where “y” is a measurement that is allowed to assume values within a predefined range, and “x”, “a” and “b” are parameters representative of equipment condition (i.e., “a” and “b” will generally change over time due to equipment wear), and “x” is a calculated value. During the reconciliation operation, the values of “y”, “a” and “b” and similar values within all other equipment models of the applicable process are allowed to change until the overall process model reflects that mass and energy balance has been achieved throughout the process.
 In one exemplary embodiment, multi-dimensional data structures are used to store individual units and streams, and their associated variables and equations. The data structures may also store other information such as, but not limited to, the type of unit or stream, whether a variable requires a user-provided value, the variable's lower bound, upper bound, solution value, or status. One of ordinary skill in the art will recognize that the data structures may be in the form of an array, linked list, or as elements within other data structures.
 The flowsheet manager 404 provides access to instances of unit models, stream models, and other information associated with a flowsheet model. In one embodiment, the information associated with a flowsheet model may be stored in the storage medium 110. Preferably, the storage medium 110 stores at least one flowsheet model, including an equation, of an actual plant process. The flowsheet manager 404 may then communicate with the storage medium 110 to provide a user access to the information contained in the storage medium 110 in a manageable format. Further details regarding creation, modification and alteration of flowsheet models are provided in, for example, copending U.S. Patent Application Ser. No. 09/193,414, filed Nov. 17, 1998 and entitled INTERACTIVE PROCESS MODELING SYSTEM; U.S. Pat. No. 6,442,515, which is entitled PROCESS MODEL GENERATION INDEPENDENT OF APPLICATION MODE; and U.S. Pat. No. 6,323,882, which is entitled METHOD AND SYSTEMS FOR A GRAPHICAL REAL TIME FLOW TASK SCHEDULER, each of which is hereby incorporated by reference in its entirety.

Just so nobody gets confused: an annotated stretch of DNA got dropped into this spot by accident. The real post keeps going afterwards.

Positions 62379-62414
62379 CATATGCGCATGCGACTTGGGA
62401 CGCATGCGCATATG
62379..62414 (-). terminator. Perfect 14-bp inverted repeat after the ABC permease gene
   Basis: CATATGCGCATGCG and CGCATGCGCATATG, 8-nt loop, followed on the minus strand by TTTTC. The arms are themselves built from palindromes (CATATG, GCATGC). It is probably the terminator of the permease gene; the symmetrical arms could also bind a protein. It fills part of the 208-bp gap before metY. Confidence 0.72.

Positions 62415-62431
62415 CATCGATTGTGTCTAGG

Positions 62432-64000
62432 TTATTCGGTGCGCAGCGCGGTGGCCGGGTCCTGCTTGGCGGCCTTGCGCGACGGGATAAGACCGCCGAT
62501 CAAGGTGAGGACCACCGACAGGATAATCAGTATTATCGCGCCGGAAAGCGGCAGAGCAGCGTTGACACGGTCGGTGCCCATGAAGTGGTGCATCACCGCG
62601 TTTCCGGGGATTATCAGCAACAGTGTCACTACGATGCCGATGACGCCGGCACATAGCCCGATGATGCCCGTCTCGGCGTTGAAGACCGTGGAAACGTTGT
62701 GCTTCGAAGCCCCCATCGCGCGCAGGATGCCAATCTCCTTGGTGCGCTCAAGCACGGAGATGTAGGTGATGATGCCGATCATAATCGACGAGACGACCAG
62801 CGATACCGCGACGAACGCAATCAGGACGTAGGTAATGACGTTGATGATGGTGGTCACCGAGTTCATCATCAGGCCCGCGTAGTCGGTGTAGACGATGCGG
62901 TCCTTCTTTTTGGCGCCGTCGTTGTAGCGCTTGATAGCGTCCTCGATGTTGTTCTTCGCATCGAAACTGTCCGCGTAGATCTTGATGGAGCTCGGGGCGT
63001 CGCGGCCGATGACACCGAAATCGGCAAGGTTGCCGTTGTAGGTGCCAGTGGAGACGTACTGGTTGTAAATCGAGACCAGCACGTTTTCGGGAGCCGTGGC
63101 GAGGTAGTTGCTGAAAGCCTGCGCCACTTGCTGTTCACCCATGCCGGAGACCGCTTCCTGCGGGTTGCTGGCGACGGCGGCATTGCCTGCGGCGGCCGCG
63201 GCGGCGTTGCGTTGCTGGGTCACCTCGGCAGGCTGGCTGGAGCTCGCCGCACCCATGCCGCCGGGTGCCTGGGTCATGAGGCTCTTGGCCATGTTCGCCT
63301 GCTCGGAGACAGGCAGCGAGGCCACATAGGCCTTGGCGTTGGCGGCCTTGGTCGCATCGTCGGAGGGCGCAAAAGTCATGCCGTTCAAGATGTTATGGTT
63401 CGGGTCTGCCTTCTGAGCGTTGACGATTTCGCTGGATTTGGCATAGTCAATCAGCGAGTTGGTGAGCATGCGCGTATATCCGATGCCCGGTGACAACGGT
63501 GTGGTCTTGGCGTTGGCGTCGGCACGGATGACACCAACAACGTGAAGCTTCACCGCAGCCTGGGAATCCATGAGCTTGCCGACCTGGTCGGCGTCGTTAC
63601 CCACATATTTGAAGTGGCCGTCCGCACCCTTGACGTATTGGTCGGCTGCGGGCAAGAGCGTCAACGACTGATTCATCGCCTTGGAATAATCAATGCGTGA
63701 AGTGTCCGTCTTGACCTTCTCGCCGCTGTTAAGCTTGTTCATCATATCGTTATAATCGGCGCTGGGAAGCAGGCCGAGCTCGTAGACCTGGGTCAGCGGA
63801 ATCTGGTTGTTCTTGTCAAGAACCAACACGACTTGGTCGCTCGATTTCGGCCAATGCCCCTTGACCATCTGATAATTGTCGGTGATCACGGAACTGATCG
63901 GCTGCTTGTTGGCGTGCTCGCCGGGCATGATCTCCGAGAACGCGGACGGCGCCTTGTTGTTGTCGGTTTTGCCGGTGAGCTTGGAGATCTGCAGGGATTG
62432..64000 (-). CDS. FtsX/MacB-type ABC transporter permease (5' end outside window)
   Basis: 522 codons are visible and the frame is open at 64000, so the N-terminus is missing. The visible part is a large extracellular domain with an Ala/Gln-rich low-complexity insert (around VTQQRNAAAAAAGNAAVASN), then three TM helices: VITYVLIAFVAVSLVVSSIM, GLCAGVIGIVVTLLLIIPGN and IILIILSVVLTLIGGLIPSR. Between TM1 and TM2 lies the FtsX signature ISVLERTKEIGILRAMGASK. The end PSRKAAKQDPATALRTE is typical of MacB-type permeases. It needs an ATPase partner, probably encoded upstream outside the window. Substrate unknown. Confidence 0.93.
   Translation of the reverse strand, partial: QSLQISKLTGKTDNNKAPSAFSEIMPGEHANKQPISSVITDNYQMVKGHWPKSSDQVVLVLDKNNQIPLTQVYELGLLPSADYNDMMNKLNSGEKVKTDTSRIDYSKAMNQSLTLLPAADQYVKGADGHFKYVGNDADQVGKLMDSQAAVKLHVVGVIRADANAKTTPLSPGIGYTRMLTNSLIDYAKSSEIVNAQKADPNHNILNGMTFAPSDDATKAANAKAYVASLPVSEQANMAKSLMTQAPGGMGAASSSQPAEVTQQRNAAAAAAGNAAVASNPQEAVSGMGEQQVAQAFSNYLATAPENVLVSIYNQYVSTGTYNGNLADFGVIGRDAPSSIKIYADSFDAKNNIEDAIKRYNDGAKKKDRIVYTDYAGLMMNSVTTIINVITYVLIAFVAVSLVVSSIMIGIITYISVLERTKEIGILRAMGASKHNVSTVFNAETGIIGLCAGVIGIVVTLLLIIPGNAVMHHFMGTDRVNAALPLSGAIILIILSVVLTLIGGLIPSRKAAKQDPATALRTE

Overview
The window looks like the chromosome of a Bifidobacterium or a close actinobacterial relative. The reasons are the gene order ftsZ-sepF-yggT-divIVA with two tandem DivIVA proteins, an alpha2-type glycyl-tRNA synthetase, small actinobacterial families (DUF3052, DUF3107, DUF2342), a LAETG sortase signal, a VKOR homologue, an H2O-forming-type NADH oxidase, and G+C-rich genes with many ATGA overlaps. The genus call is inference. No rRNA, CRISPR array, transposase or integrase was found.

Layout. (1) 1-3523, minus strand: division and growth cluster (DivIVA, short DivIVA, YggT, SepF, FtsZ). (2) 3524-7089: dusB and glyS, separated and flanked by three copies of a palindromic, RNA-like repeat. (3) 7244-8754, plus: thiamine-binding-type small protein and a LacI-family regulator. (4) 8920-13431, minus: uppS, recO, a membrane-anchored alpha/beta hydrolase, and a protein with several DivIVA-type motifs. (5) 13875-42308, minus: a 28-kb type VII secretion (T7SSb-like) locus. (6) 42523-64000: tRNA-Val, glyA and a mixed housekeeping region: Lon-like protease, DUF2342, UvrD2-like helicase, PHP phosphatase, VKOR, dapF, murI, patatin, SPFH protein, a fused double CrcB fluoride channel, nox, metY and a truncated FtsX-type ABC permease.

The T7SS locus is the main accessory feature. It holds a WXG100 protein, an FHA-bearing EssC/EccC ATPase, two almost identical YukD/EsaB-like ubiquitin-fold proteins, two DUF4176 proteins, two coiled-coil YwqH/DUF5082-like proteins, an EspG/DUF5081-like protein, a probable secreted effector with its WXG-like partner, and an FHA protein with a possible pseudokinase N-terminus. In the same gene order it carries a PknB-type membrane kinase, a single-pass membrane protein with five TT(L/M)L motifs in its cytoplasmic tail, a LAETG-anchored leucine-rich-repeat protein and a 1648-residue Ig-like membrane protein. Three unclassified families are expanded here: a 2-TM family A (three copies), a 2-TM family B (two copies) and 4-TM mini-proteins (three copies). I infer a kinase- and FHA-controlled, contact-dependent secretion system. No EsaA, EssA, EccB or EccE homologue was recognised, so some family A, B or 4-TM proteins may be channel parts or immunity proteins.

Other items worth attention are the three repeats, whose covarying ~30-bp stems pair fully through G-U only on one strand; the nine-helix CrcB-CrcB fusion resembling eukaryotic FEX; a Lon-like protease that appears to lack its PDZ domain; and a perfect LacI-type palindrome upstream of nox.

FIG. 5 further illustrates one embodiment of the interaction between the modeling engine 304 and the solution engine 310 of the simulation module 340. As is described in the above copending patent applications, the modeling engine 304 additionally comprises a model generator 502, a residual generator 504, and a derivative generator 506. The modeling engine 304 provides the open form of model equations to the solution engine 310. The solution engine 310, in turn, solves the equations. In an alternative embodiment, a closed form of the model equations may be provided by the modeling engine 304.
 The model generator 502 creates a math model of the flowsheet for input to the solution engine 310. In the exemplary embodiment, the math model is a large set of equations and variables that comprehensively models the entire process 101. The math model will typically be in the form of a matrix which represents the equations contained in the flowsheet model in the form f(x)=0. Standard equations and variables associated with a corresponding unit model or stream model are provided in a previously compiled standard library 508. The equations may comprise mass, material, equilibrium, thermodynamic, and physical property related equations applicable to the process 101 in its entirety.
 As is described below, the data reconciliation module 350 uses the math model and measurements from the sensors 107 in computing reconciled model parameters and sensor measurements capable of being used to effect closed loop control of the process 101. This computation is effected by adjusting (within the range of sensor accuracy) the measurements from the sensors 107 and the parameters of the math model until a solution is determined.
 Again, in the exemplary embodiment the math model reflects mass and energy balance throughout the process 101 in its entirety; that is, the math model takes into account substantially all of the mass and energy associated with the process 101. This is effected in part by specifying the input and output relationships with respect to mass and energy for each equipment model. In addition, equality constraints are applied as appropriate to those models representative of equipment units between which mass/energy is transferred. As a consequence, the data reconciliation module 1022 operates upon a set of equations which characterize mass and energy flow for the entire process 101. This differs from conventional approaches, in which mass and/or energy balance is computed on only a localized basis.